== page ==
Indexing Fuel Taxes
Paying tax on gasoline or diesel fuel by the gallon makes intuitive sense—the more gas you buy, the more tax you pay. But in this case, our intuition isn’t doing us any favors. The per-gallon model for taxing fuel doesn’t account for inflation or the increased fuel economy of newer cars, and those two factors are making it harder to pay for the upkeep of our roads and bridges.
In addition to a 17-cent-per-gallon state fuel tax, Missourians pay federal fuel taxes on gasoline and diesel fuel of 18.4 and 24.4 cents per gallon, respectively. This federal fuel tax revenue is deposited into the Federal Highway Trust Fund (HTF), from which money is sent to each state—and money from the federal government is the largest part of the Missouri Department of Transportation’s road and bridge budget. In 2020, MoDOT received almost a billion dollars from the HTF, making up nearly 40 percent of MoDOT’s road and bridge budget. In fact, for every $1 that Missouri drivers contribute to the HTF through federal fuel taxes, MoDOT gets $1.21 back. Obviously, it’s in Missouri’s best interest to keep the HTF healthy.
But the HTF isn’t looking so good these days, because its mechanism for generating revenue hasn’t aged well. Fuel taxes are charged by the gallon rather than as a percentage of the purchase price, so they don’t automatically keep up with inflation. The price of gas has gone up a lot since 1993, but regardless of whether you paid $1.25 or $2.50 per gallon during that time, the federal tax on each gallon has been stuck at 18.4 cents (or 24.4 cents for diesel fuel) for the past 28 years. Meanwhile, inflation has increased all the costs associated with road maintenance and repair. Worse yet, the costs of road construction equipment and materials have risen faster than overall inflation. As a result, each dollar raised from the fuel tax now has one third of the purchasing power it had in 1993.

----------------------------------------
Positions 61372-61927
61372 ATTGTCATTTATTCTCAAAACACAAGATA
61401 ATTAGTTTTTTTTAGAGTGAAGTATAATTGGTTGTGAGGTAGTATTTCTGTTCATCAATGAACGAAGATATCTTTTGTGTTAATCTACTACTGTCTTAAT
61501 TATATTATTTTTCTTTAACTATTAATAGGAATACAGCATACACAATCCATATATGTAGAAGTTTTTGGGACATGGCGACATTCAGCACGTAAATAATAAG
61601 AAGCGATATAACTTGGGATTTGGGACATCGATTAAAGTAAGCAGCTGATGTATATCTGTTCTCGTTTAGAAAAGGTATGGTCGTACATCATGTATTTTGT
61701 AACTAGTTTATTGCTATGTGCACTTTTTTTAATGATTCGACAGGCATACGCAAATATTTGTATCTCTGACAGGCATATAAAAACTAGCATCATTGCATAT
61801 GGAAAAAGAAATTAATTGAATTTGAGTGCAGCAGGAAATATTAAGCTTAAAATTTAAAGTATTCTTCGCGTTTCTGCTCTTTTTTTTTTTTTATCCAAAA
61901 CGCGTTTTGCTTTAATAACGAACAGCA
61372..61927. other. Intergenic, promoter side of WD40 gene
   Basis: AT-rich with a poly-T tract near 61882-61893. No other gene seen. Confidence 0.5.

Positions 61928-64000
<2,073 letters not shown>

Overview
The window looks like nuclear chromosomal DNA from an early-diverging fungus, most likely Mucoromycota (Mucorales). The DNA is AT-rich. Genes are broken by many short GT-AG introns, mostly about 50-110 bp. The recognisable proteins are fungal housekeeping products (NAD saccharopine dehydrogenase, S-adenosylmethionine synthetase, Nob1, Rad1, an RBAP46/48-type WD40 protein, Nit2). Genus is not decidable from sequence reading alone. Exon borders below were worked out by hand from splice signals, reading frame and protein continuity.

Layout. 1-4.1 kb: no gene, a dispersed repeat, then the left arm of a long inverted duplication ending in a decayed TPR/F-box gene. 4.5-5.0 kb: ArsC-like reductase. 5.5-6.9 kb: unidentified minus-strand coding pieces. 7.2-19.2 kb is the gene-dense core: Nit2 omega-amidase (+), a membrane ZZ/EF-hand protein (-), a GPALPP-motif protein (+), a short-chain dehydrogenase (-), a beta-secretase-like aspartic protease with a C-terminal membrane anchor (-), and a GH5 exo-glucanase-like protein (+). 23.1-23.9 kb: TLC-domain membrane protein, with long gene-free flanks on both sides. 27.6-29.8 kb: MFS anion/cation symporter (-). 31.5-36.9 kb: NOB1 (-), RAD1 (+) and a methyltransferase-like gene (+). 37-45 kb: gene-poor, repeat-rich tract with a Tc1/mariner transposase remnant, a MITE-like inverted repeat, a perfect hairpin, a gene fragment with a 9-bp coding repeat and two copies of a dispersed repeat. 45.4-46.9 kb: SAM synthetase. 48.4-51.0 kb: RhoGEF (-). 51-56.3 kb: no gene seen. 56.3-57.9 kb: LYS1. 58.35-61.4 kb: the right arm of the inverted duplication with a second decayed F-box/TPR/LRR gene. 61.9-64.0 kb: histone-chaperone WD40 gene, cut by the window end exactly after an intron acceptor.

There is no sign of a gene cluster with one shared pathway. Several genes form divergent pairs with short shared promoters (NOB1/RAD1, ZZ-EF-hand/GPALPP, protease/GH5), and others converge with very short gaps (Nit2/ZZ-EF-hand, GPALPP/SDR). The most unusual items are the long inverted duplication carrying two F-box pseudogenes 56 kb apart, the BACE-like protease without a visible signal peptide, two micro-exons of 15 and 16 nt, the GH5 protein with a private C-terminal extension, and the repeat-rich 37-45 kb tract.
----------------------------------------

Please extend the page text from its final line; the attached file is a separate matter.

In theory, a per-gallon fuel tax can still bring in increasing revenue over time as more drivers hit the road and log more miles every year. This is exactly what would have happened, except that improvements in vehicle fuel efficiency (not to mention the advent of electric cars) have decreased the amount of gas we buy for each mile we drive.
So where does that leave us? Fuel tax revenue is no longer sufficient to cover the HTF’s expenditures, and Congress has resorted to transferring money from the general revenue fund just to keep the fund solvent. This is at best a short-term fix that doesn’t solve the HTF’s core problem, adds to the national debt, and should hardly make Missourians feel comfortable. The fund we depend on for almost 40 percent of our road and bridge budget can’t support itself anymore. Up to this point, the federal government has covered the shortfall, but can we count on that to continue?
At the federal level there appears to be some recognition of the problem. A bipartisan group of 58 members of Congress has proposed indexing the federal fuel tax to some combination of inflation, construction costs, and fuel efficiency to keep it current with the times. The exact mechanism for the indexing hasn’t been determined, but the proposal is a promising start. Perhaps of more interest to Missourians is that several states have already indexed their own fuel taxes to measures like these. Policymakers here should consider indexing our fuel tax as well, since state fuel tax revenues have stayed practically the same for the last 17 years.
If we believe that quality roads and bridges are important for Missouri’s economy, then it makes no sense to allow the funding source that pays for them to remain stuck in the past.